Indulgence

What do I do when “indulge”?

Indulging myself conjures up images of giving in, sinning, or breaking a rule—doing something I’d not ordinarily do.

Dictionaries use words and phrases like “spoil,” “mollycoddle,” “pamper,” “baby,” and “give in to something” as synonyms for indulge.

Indulgences for me come into play when I’m trying to rid myself of some bad habit. Take, for example, desserts.

I’ve been on a lifelong mission to figure out how to get remotely close to what government health agencies say a 5’8” American guy should weigh. I’ve rarely been within 40 pounds of that goal. So what does every overweight red-blooded American male do? He diets!

My current—and actually most successful—venture into trying to achieve an official status other than “obese” or “overweight” is a low-carb approach and counting calories. Keeping my intake to 500 calories below what I think I burn each day.  According to the diet gurus, that should result in dropping one pound a week.

And over the past 30 weeks it has accomplished just that.

In this discipline I have to change my (Knower/Judger) habits. They’re not actually “habits” in my mind, but really just “who I am”… or more specifically, “what I eat.” Lunchtime is for sandwiches, right? New lunchtime: No bread.

Fine dinners have delightful desserts right? New fine dinner: Black coffee.

Ever try to change a personal (K/J) habit? Nearly everyone I know has at some point aspired to be thinner. Have you tried to ditch a habitual mindset that things never work out? Or that a class of individuals at your work is incompetent? These are the kinds of things that get stuck in our K/J interpretation of our worlds that sometimes we want to shed, like an extra 40 pounds.

So I make a decision to stop eating most carbohydrates, and stop eating when I’m 500 calories under my daily requirement. Or we promise to be aware of pessimistic thinking and instead think positive. Or we challenge ourselves to give people the benefit of the doubt.

Making that decision and charging off with all the best intentions is the easy part. Now to make it stick, right?

I found that there are two ways I fall off the wagon. The first is the accidental sneak attack. I have literally accidentally consumed too many carbs. The culprit has been foods like meat loaf. Protein, right? Do you know how much bread products end up in most meat loafs? (“Meat” loaf should be charged with false advertising!) So, yeah. I accidentally consume too many carbs and temporarily unbalance my diet plans.

I can leave home with all the best intentions and positive brainwaves I can muster up and be stuck in a traffic jam around the corner and BAM! I go into a pessimistic tail spin. You’ve been there. I perceive these as sneak attacks. They’re triggered by things that, with a little more work, we could prepare for and avoid in the future.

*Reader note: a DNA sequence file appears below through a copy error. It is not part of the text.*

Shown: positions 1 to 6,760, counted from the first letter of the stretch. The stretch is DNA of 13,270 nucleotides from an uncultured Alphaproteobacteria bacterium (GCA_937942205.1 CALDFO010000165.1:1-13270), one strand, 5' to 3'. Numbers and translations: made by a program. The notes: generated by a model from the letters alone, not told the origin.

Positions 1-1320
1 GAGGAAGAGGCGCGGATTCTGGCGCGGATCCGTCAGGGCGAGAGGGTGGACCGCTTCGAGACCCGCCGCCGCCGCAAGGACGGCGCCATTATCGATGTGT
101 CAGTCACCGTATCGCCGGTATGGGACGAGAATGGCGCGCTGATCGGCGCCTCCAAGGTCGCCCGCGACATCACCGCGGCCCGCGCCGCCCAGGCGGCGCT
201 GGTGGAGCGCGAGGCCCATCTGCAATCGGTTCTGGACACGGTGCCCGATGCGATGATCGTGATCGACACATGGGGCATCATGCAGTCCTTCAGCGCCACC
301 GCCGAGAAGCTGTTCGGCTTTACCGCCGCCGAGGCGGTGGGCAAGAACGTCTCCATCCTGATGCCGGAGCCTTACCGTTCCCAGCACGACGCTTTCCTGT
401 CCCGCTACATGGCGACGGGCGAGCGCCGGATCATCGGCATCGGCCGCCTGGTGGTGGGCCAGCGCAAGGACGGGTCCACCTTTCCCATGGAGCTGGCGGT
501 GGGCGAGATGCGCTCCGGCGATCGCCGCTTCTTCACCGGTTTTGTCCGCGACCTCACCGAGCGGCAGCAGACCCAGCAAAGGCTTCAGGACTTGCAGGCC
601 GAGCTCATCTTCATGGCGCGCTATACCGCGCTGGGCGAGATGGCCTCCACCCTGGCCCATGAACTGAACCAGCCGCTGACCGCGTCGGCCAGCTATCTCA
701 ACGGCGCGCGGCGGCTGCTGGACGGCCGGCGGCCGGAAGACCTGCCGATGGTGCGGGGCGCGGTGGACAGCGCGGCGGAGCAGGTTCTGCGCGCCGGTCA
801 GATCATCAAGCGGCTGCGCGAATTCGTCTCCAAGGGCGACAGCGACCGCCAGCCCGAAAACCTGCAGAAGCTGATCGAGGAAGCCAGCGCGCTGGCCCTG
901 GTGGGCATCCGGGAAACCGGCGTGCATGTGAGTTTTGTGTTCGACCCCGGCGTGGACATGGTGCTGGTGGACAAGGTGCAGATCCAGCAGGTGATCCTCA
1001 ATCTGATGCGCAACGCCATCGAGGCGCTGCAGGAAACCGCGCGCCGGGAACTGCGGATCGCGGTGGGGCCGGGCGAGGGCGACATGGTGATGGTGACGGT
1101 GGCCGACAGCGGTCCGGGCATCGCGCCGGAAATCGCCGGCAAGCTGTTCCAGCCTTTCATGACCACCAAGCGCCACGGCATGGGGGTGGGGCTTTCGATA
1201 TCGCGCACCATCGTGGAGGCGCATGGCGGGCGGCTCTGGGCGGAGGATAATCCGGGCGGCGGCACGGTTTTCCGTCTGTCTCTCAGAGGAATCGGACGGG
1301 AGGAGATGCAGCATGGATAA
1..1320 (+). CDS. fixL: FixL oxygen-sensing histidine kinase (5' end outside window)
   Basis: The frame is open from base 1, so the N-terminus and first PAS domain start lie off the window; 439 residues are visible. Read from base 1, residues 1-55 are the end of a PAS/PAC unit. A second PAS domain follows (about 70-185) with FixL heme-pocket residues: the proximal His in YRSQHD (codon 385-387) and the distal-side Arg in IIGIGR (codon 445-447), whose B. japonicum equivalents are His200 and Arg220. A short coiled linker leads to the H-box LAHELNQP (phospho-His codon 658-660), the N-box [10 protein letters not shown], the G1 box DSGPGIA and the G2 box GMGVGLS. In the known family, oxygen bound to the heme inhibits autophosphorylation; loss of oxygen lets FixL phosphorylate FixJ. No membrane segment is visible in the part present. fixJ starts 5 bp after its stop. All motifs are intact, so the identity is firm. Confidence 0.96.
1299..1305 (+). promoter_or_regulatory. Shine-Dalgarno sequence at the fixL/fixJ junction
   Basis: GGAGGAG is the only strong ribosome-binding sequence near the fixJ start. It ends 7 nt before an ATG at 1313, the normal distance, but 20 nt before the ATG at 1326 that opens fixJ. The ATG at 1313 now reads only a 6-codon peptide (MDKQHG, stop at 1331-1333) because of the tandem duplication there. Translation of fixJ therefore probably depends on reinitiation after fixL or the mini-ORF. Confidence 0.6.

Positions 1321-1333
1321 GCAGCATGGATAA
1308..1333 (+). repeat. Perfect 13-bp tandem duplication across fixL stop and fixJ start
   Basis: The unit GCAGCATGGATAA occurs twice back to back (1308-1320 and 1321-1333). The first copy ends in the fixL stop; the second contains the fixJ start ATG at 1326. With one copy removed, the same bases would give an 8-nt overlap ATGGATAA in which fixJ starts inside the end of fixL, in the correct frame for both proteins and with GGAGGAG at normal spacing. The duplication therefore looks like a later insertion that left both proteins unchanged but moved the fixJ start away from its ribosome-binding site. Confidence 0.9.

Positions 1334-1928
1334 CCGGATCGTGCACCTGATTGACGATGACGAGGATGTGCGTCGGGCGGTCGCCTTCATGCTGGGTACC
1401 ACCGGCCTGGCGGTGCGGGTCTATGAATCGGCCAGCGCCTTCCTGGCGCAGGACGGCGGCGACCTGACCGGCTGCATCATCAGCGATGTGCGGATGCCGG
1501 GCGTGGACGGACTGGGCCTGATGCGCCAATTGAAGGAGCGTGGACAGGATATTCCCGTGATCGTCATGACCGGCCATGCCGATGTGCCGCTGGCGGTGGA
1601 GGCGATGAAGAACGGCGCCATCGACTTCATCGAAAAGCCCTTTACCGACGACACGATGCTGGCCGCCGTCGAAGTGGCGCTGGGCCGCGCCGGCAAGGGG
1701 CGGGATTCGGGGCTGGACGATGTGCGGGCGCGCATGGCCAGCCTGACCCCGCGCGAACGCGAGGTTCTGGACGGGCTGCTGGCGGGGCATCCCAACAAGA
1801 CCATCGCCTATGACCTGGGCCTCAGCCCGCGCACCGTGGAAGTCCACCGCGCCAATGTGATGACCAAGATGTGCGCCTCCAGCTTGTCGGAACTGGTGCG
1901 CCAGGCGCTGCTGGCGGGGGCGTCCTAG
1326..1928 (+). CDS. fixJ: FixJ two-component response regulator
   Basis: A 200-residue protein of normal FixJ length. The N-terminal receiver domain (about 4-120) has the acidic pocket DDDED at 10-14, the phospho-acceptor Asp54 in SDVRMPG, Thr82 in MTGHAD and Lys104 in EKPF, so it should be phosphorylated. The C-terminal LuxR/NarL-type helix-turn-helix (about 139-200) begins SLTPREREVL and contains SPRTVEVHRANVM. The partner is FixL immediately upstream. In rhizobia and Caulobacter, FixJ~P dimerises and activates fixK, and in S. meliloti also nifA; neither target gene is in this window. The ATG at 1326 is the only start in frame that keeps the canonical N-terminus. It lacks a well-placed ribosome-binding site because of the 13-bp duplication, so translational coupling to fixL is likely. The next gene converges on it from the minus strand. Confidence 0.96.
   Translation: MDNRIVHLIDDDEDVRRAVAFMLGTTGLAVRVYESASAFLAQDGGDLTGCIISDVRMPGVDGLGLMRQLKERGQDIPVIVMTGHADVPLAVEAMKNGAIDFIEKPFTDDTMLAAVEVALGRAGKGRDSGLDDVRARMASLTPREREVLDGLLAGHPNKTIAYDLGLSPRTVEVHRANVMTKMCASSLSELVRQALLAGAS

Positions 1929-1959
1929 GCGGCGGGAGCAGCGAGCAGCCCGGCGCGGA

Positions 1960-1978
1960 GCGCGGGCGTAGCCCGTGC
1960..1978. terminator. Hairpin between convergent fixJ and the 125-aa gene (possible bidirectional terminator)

Then there are the “on purpose” stumbles off the wagon. I can’t really call them falls of the wagon, because that would indicate some chance occurrence. No, I’m talking about making a deliberate assertive choice to jump off the wagon. These are what I see as indulgences.

Consider Easter Brunch 2017: I’m doing well on my low-carb diet. I’ve planned my attack. And it includes an indulgence: I will have dessert. But sensibly—I will not overdo it. I graze the fabulous buffet and walk past all the general carb things I’d normally eat. I even take the guts of eggs benedict off the English muffin and enjoy them. I’ve got this, right?

But wait. There was an entire room full of fresh desserts. German chocolate cake. Chocolate mousse. Carrot cake. My indulgence was no longer under control. Suffice it to say I was in a carbohydrate-induced coma for the rest of the afternoon. My indulgence—giving in to my K/J “this is what we really need, let’s get back to our baseline” cravings—sent me off the edge.

I indulged myself right into blowing the whole week. I clearly remember using the term “indulge” as if it were a right. “I’ve been good for four months,” I told myself. “I’ll just plan on having a dessert today.”

I know peoples who have “indulged” themselves in nervous breakdowns just because they felt they were due. Or folks who teed off on a fellow employee because they hadn’t done it in a while. Or ate a donut when the low-carb diet is working marvelously.

To me, indulging is internal code for failing to hold the course. It’s an indication that my desire to accomplish change isn’t strong enough to ward off my old K/J when it wants to do what I’ve always done.

Accidental falls off wagons are inevitable. Jumping headlong off them by choosing to indulge just makes little sense.

Have you indulged yourself recently with anything you were trying to shed?

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2 Responses to “Indulgence”

  1. Tree June 23, 2017 at 7:54 am #

    Chocolate. If I could suddenly wake up and be allergic to it, I’d be much closer to my goal weight.

  2. Shary June 27, 2017 at 10:35 am #

    As you know I’ve been following the “Forks over Knives” food plan and the Dean Ornish food plan for almost 3 years now. Here’s what I’ve learned: 1)There is no perfect weight, only a weight that you can sustain without incurring health issues. 2) Any food plan you follow will not be followed perfectly. 3) It’s easier to succeed with a cheering squad or support 4) Have a big enough “Why” (I want to live to see my grand children grow up) to get you through the rough patches, and 5) And slips or indulging usually starts with crazy thinking….oh it won’t hurt me that much….oh it’s just this one time. 6) Never let yourself feel deprived or hungry. That will set you up for a food frenzy every time. 7) What’s worked best for me as a substitute for sugar to develop a palate for certain spices and savory foods. Sauerkraut anyone?

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